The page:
Tucson isn't exactly an out-of-the-box market when it comes to radio. Cluster-dominated stations generally have limited resources, which means if they're going to bother with local talent, they'll pay for morning, afternoon drive and occasional daypart positions.
Once the clock strikes 6, especially in the local talk radio realm, the concept of a Tucson-based radio personality with a live show isn't even considered a viable concept. Even most of the music formats have opted for syndicated programming. As a result, the Old Pueblo is a computer-driven night-time radio graveyard.
Except on a small AM signal that has terrible post-sunset signal strength. Welcome to the world of KEVT AM 1210, where different seems to be the norm.
Just how different? Not only is there live radio weeknights from 10-midnight, but the host, Matt Condie, was a well-known morning show personality in Tucson and Houston before bowing out of the business to pursue other entertainment ventures in LA. Moreover, Condie doesn't even have much of a talk background. During his radio career, he co-hosted morning gigs on hip-hop stations.
But he was always on the radar of station manager Jim Parisi—the result of a bond formed during their time working for separate stations in the local Clear Channel cluster—and jumped at the opportunity once 1210 was able to get up and running.
"He told me about this station about a year or so before it went on," Condie said. "He was serious about buying that station and we talked a lot about his thoughts on how he was going to do it and how he wanted to approach it. I love the concept because he's a news guy who doesn't take the hardline position, and I'm a military dude, a right-wing guy, but I don't push my views on anyone. I grew up in the Bay Area, it's the most liberal place in the country, 99 percent of my friends are and were very liberal because of the location and businesses I've been in. I believe what I believe because of personal experience, and they believe what they believe. It's discussing things, but not attacking. That's what I hate about Sean Hannity and Rush (Limbaugh), all those guys. If you don't think how they think they talk down to you. They're smart guys, I get that, but you don't have to attack people. Jim and I were talking about that, and he said he's not going to do the regular talk stuff, and I love that."
KEVT's tagline is "The power to think for yourself," and the hodge-podge of talk components certainly presents a variety of different perspectives. Parisi, who has since taken to the airwaves five hours weekdays from 7-noon, calls himself independent. Forrest Carr, the former two-time KGUN TV 9 news director, presents a similar perspective. Meanwhile, John C. Scott has graduated to the left.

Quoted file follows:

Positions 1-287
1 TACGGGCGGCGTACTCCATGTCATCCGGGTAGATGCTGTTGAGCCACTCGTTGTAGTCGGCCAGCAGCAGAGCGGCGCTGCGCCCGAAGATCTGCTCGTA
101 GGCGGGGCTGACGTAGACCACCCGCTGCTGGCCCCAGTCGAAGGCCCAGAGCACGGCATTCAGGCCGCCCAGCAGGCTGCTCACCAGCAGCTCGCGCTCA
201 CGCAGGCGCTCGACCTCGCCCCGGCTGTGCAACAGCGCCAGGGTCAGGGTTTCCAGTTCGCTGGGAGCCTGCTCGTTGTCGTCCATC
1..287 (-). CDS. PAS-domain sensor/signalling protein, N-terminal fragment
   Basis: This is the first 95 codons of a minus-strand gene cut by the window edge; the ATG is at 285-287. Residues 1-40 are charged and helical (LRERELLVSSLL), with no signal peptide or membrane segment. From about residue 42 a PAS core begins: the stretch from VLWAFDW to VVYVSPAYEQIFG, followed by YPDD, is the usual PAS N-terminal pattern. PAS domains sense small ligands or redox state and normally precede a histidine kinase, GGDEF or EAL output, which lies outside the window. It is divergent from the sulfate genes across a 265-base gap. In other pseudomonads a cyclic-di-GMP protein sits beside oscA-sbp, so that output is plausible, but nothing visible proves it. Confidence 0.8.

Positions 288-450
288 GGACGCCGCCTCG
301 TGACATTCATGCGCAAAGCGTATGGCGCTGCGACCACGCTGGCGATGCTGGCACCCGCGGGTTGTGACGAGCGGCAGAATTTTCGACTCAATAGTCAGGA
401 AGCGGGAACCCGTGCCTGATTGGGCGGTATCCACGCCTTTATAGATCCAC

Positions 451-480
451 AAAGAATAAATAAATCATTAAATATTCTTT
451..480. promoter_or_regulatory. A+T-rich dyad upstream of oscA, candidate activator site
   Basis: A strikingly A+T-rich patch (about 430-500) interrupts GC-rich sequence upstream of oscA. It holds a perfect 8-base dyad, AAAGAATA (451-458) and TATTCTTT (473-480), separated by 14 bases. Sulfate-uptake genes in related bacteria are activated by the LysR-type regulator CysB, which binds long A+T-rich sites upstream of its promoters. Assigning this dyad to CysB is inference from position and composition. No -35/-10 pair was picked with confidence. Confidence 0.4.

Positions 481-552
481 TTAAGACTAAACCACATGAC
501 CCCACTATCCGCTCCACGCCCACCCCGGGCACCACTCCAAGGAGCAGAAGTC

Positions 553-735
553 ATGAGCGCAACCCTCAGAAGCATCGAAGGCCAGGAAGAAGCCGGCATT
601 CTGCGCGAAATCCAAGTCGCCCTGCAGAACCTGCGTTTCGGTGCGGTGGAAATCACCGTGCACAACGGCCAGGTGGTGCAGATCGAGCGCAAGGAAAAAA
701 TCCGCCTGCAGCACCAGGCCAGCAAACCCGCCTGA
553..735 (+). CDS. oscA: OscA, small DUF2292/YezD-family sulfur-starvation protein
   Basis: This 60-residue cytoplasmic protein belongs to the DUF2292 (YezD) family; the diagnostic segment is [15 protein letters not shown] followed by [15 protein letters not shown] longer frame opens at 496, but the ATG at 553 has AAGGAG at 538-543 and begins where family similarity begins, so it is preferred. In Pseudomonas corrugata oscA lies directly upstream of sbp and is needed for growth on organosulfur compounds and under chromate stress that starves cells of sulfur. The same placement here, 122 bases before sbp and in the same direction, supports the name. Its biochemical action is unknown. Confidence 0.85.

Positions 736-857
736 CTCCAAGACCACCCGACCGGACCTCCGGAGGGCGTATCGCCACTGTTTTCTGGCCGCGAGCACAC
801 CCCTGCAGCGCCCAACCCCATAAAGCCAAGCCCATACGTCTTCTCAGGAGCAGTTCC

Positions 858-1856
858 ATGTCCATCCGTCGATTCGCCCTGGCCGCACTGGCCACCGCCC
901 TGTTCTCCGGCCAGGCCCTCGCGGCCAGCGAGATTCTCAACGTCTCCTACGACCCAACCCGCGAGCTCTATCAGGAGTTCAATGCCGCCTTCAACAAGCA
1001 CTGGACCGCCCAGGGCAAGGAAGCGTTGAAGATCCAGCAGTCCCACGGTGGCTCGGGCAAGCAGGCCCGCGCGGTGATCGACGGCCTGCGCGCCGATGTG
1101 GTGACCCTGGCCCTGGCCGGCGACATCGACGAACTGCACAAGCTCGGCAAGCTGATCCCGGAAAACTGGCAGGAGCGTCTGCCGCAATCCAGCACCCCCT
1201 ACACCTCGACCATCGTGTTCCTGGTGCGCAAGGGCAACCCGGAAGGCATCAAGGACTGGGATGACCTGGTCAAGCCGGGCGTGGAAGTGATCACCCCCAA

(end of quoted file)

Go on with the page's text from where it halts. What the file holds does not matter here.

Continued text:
When the locals aren't on, KEVT airs a mixture of Fox Sports Radio and the liberal Thom Hartmann Show.
Then there's Condie, a self-proclaimed right-leaning political junkie who might be benefitting from the odd time slot because he, well, tends to lack a filter.
"He shifted me to the night and I said some things that made him nervous," Condie said of one of the reasons Parisi pushed for the night time move. Condie's show initially aired weekdays from 5-7. Parisi also mentioned in an earlier Media Watch column that he liked Carr's political experience and thought that fit well during election season, although the lineup will remain intact once the midterms conclude. "(Parisi) was in a phone conversation and was listening to me in the background and heard me say, 'Eric Holder is (President) Obama's bitch,' and then told the guy on the phone to hold on because he needed to know where this was going and couldn't believe I had just said that. I open my mouth and dumb things fall out. I'm running with it. I love it."
But it's not an easy gig, and Condie has to toil to make it work. Stations in Tucson don't see a value in localized content in the evening hours because they believe the limited radio audience in a market this size doesn't justify the effort. Furthermore, KEVT's signal is dismal at night once it powers down, so Condie's audience would have a better chance hearing him on the stream than while driving. Yet he says it's working, and he's getting good feedback via social media outlets and from listeners on the job.
"You talk about a loyal audience, third shifters are great," Condie said. "A lot of people that listen now, it's almost secondary to them. I like it being in the background. I want someone to form a habit hearing my voice in the background. That's what radio is. It's security. It's habit. It's hard to build a base, then shift to something completely different and start building again, but now it's where I'm getting some feedback, and it's positive. I'm active on social media and not really big on callers. I love getting feedback, but now everything is so polarizing that if you have a flow going you don't want to mess that up. I can get an email or tweet and that's where everything is going. You don't need callers because social media is instant. Radio is always a progression, but I love it. It's like therapy. I do this instead of a therapist.
"Quality of life wise I like it here. I started my career here, I'd love to finish it here. And now I can see my kids every day. I even work with my oldest son now. Having him run the board (as the technical producer for Condie's show) totally sold me on working nights."